In announcing the proposal for a new "self-funding" SuperSonics arena in SoDo last week, Mayor Mike McGinn and King county Executive Dow Constantine were careful to couch it in recession terms: this project could bring thousands of good-paying jobs to Seattle, helping to lift us out of the worst economic times since the Great Depression.
Seattle is no stranger to boom and bust cycles; from timber to the Klondike to Boeing's ups and downs to the dot-com bubble, we've been riding rainy roller coasters for decades. We're also familiar with slow recoveries and malaise. In the late 1950s when the Logan and Norton buildings were erected they were the first major private downtown office buildings built since the Depression. The World's Fair was an attempt to boost the growth rocket after 20 years in the doldrums.
For growth and economic boosters, good signs were in abundance last week. Amazon is buying three blocks of Clise property in the Denny Triangle with the idea of putting up three high-rise office towers with 1 million square feet of space each, plus options to buy more lots in the area. This just as Bezos & Co. are settling into their new South Lake Union headquarters nearby. Boeing orders are strong, and the 737 production has been assured for the region due to an innovative labor agreement that commits to place. The possibilities of getting a National Basketball Association franchise back in the city and the potential of attracting a new National Hockey League franchise into a new venue are just frosting on the cake. Yes, there were grumbles —there always are —but you could almost feel a spring in the city's step.
That's not all, of course. During this bust we've also approved a massively expensive tunnel project under downtown. The state is also moving ahead with its plan for a bigger 520 corridor and bridge. The seawall project looms, as does an unprecedented re-visioning of the city's face to the world, the waterfront. A huge new development for the North Lot at the football stadium has been approved that will bring thousands of new residents to Pioneer Square, SoDo, and the stadium district, capitalizing, it is hoped, on the rewired transportation corridor. And progress on light rail to the north and east is being made.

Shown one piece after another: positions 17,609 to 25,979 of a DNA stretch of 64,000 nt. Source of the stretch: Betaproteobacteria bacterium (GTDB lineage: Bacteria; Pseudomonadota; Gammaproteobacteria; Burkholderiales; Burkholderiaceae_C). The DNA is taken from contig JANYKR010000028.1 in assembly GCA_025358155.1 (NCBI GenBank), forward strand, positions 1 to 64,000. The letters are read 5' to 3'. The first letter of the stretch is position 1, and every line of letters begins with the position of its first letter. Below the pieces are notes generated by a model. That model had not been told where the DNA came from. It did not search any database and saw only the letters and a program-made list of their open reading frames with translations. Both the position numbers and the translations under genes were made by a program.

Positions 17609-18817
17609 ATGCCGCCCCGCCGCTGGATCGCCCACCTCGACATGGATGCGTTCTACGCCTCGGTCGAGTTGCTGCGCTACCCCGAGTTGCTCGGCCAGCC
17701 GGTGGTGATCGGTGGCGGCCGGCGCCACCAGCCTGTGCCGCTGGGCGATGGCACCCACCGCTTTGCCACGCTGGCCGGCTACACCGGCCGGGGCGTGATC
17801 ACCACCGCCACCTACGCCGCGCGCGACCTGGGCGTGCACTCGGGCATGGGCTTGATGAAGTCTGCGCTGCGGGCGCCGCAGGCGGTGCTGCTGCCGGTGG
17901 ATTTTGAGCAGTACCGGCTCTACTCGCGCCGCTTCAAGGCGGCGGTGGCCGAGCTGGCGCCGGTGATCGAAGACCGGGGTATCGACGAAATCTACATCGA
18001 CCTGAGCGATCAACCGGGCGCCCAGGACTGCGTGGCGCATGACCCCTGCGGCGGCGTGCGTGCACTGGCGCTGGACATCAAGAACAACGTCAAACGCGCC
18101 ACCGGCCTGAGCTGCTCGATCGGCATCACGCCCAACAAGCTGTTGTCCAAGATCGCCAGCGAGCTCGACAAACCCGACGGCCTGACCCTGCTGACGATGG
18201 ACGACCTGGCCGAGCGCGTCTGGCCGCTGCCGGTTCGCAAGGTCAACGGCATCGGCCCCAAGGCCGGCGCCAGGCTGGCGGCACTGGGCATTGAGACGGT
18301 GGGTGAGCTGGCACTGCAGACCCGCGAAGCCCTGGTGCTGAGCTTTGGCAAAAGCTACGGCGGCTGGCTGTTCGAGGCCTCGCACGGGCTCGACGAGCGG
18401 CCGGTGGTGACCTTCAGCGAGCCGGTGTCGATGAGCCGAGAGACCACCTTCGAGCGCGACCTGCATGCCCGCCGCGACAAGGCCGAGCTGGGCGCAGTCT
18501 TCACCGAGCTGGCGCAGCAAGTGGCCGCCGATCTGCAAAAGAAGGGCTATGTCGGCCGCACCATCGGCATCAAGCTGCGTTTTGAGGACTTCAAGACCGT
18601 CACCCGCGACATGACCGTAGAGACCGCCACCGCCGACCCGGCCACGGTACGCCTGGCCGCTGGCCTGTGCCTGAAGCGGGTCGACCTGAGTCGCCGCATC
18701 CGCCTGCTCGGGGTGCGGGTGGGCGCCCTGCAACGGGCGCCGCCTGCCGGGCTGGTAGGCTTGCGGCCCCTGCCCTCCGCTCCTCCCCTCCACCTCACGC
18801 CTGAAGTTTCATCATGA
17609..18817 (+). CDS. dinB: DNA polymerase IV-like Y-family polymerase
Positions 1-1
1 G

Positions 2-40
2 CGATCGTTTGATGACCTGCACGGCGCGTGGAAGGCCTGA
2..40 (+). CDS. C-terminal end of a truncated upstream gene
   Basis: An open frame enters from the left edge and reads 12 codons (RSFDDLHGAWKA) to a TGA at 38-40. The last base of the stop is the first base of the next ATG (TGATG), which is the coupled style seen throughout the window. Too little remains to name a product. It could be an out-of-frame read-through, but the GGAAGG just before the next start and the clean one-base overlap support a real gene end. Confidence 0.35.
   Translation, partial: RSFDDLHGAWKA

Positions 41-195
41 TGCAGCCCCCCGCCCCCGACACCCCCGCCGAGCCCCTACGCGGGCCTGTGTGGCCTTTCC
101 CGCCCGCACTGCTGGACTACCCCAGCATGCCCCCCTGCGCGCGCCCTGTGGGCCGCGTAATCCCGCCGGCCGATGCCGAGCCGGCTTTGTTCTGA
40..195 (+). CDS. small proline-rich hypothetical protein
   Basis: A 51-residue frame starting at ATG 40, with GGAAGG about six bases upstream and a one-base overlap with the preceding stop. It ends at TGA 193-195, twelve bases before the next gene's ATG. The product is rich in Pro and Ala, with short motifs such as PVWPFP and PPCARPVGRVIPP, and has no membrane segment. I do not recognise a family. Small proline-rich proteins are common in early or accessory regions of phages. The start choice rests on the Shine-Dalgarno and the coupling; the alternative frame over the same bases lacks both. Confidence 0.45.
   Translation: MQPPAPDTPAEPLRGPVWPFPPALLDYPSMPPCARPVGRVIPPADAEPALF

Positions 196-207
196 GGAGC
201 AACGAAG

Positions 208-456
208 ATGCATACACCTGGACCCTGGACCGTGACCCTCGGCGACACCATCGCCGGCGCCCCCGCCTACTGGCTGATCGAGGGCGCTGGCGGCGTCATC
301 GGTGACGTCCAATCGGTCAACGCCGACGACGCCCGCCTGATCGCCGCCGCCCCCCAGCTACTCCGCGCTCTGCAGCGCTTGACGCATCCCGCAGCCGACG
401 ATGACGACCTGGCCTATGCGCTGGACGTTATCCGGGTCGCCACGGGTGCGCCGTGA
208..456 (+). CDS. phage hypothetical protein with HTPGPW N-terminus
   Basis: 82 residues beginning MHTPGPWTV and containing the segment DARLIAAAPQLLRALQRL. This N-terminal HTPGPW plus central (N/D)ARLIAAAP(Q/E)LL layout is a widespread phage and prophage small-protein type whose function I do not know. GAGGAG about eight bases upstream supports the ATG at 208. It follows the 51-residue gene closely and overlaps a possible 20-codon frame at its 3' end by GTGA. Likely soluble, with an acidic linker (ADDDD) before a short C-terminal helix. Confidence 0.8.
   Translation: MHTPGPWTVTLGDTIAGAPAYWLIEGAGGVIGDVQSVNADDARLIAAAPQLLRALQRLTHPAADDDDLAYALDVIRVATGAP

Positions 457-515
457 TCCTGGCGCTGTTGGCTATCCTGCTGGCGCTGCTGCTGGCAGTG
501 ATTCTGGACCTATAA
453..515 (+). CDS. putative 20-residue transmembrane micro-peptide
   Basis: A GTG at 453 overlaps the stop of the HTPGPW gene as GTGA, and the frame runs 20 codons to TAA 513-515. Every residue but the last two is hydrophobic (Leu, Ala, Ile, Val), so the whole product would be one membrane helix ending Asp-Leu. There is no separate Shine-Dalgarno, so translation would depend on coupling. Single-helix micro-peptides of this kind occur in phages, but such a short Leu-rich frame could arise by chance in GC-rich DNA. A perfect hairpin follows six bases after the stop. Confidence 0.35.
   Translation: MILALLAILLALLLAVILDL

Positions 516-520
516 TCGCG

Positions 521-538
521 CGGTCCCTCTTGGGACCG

In the meantime, Seattle Center is still headed for a makeover. The Chihuly Garden and Glass project is slated to open this spring. The "Next 50" marking of the world's fair hasn't jelled as initially hoped (there's been little success in raising public or private funds for it), but the prospective basketball arena project could advance ideas for what to do with the Sonics-less Key Arena, and the Seattle branch of the American Institute of Architects is running a Next 50 urban design competition that has invited architects from all over the world to come up with ideas for what to do with the nine acres at "heart" of the Center adjacent to and occupied by Memorial Stadium. What will the next generation of public space look like? Finalists will be presented and exhibited in May. And don't forget the renovations to the Pacific Science Center, which will be hosting a potential blockbuster King Tut exhibit this summer, harkening back to a previous Center revitalization in the summer of '78.
On top of that, plans are being laid to grease the skids for a real-estate revival. The city's tax base is heavily dependent on growth and development. In Olympia, legislators are looking at "streamlining" the State Environmental Policy Act (SEPA), which looks at the environmental and heritage impacts of projects. Developers want fewer rules, a shorter checklist, and more speed to the process. Slow economic times give them some leverage to try and wriggle out of regulations.
Seattle has undertaken a re-evaluation of its development rules with the idea of making them more flexible and, from the developer's perspective, less onerous. Pushing height limits is also on the agenda, not just for neighborhoods like Roosevelt but also South Lake Union where Paul Allen's Vulcan wants to go higher. The city is considering allowing residential high-rises to go up to 400 feet, about two-thirds the height of the Space Needle.*
Like what you just read? Support high quality local journalism. Become a member of Crosscut today!